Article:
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Drug Enforcement Administration

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Since 1973, the DEA has enforced the drug laws in the .
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Since 1973, the DEA has enforced the drug laws in the United States.
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The DEA's enforcement activities may take agents anywhere from distant countries to suburban U.S. homes.

The Drug Enforcement Administration (DEA) is a United States Department of Justice law enforcement agency tasked with suppressing the sale of recreational drugs by enforcing the Controlled Substances Act of 1970. It shares concurrent jurisdiction with the Federal Bureau of Investigation in narcotics enforcement matters.

Contents

History

The DEA was formed from the Bureau of Narcotics and Dangerous Drugs of the US Department of the Treasury and the Bureau of Drug Abuse Control of the United States Department of Health, Education, and Welfare in 1973.

Organization

The DEA is headed by an Administrator appointed by the President of the United States and is approved by the US Senate. The Administrator is assisted by a Deputy Administrator, the Chief of Operations, the Chief Inspector, Assistant Administrators for the Operations Support Division, Intelligence Division, and Human Resources Division. Other senior staff include the Chief Financial Officer and the Chief Counsel. Its headquarters is in Arlington, Virginia. It maintains its own DEA Academy located on the United States Marine Corps base at Quantico, Virginia along with the FBI Academy. It maintains 21 domestic Field Divisions with 237 Field Offices and 80 Foreign Offices in 58 countries. With a budget over two billion dollars it employs over 11,000 people to include over 5,000 Special Agents.

Facilities

The DEA maintains its headquarters offices in Arlington, Virginia. DEA has offices or posts of duty in over 350 locations throughout the world.

The DEA jointly runs the El Paso Intelligence Center, which plays a major role in SIGINT and command and control for drug and immigration enforcement along the United States borders with Mexico.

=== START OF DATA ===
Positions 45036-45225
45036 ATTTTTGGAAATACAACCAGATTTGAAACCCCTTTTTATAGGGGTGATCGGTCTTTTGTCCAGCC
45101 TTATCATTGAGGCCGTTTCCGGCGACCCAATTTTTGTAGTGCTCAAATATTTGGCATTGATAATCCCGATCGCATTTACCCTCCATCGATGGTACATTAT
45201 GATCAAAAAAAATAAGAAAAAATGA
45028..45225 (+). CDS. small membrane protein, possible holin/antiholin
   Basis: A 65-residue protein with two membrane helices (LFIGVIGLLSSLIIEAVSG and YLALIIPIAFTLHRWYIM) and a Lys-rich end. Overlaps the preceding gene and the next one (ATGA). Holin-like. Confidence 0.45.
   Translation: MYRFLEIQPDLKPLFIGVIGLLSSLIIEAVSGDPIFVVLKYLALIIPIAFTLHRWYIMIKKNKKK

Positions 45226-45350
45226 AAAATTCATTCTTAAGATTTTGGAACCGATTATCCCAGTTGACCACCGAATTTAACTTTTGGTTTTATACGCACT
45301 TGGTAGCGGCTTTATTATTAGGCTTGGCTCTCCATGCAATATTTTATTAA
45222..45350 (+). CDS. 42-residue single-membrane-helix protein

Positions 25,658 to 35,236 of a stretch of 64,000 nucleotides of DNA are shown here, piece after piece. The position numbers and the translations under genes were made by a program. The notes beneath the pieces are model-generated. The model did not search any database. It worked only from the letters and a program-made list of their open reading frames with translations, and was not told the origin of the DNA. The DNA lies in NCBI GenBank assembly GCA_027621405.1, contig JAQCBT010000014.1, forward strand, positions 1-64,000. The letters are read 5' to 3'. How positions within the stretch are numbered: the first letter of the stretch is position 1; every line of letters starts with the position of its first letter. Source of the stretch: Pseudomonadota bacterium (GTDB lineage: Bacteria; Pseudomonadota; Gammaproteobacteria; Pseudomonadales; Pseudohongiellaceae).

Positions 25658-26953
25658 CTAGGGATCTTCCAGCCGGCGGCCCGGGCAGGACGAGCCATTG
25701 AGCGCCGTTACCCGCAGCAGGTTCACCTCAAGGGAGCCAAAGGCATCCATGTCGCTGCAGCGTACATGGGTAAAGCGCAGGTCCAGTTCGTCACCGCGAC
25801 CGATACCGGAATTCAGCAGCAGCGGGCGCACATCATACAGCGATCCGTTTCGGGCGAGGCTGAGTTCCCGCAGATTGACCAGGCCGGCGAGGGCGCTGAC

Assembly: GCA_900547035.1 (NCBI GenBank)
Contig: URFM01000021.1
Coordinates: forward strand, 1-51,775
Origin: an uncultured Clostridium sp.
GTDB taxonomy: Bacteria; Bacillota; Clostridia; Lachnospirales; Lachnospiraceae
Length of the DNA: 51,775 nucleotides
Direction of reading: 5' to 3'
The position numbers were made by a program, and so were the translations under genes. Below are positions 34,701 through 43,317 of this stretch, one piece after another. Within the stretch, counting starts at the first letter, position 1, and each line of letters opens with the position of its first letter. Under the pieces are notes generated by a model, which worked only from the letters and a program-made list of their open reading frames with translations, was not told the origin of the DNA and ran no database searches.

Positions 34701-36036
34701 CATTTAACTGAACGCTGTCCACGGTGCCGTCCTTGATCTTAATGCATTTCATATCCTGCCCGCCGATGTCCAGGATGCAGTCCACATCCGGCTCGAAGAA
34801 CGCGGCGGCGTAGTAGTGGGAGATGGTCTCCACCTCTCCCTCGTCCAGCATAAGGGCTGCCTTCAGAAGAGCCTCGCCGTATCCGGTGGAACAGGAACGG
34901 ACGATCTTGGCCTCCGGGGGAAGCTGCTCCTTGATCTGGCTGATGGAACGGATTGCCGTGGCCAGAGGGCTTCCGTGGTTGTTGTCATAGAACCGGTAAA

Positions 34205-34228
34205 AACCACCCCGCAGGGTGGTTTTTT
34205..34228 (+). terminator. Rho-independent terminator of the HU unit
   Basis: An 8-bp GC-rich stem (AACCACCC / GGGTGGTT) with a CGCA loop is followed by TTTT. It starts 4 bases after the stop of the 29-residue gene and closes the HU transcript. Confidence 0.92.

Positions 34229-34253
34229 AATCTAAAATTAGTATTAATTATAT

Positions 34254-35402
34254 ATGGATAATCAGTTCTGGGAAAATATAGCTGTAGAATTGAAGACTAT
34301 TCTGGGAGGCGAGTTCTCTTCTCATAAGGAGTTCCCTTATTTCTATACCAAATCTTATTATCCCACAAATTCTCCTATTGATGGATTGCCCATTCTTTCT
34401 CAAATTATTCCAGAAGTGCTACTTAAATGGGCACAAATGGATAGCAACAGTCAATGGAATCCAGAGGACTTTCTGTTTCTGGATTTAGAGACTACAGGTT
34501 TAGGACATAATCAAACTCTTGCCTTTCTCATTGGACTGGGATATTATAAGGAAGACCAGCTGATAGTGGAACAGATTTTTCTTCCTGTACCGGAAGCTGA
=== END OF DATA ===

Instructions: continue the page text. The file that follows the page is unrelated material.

Narcotics Registration

The DEA has a registration system in place which authorizes medical professionals, researchers and manufacturers access to even "Schedule I" drugs. Authorized registrants receive a so called "DEA Number" which is to be solely used for tracking controlled substances. The DEA number, however, is often used by the industry as a general "prescriber" number as a unique identifier for anyone who can prescribe medication.

A valid DEA number consists of[1] (http://pharmsci.buffalo.edu/courses/phc311/latin.html):

  • 2 letters and 7 digits
  • the first letter is either an "A" or a "B"
  • the second letter is the initial of the registrant's last name
  • the seventh digit is a "checksum" that is calculated as:
    • add together the first, third and fifth digits
    • add together the second, fourth and sixth digits and multiply the sum by 2
    • add the above 2 numbers
    • the last digit (the one's value) of this last sum is used as the seventh digit in the DEA number

Criticism

The DEA has been criticized for placing drugs which some researchers regard as having potential medical uses, such as MDMA and ibogaine, on highly restrictive schedules, even over the objections of some experts in the field of pharmacology and medicine. Critics claim that such decisions are motivated primarily by political factors stemming from the US government's War on Drugs, and that many potential benefits of such substances remain unknown due to the difficulty of conducting scientific research. There are also some scheduled substances that are extremely rare and no reasoning as to why they are scheduled could be found. This includes the drug U4EA and bufotenine. The DEA is also criticized for not scheduling dangerous drugs seldom used, such as datura, and for being extremely slow in the scheduling popular analogues of existing scheduled substances, such as DPT, 2C-T-7, and GHB analogues.

The DEA is also criticized for allegedly focusing only on the operations that it can seize the most money from, namely the organized crime cross border trafficking of heroin and cocaine. Some critics say that, based on order of popularity, the DEA should be most focused on marijuana or based on order of danger, the DEA should be most focused on locally freebased "crack" cocaine. Based on order of opiate popularity, the DEA should focus much more on prescription opiates used recreationally, which critics contend is far more widespread than heroin use.

Others, such as the ACLU, criticize the very existence of the DEA and the War on Drugs as inimical to the concept of civil liberties by arguing that adults should have the right to put whatever substances they choose into their own bodies.

See also

External links

no:Drug Enforcement Administration

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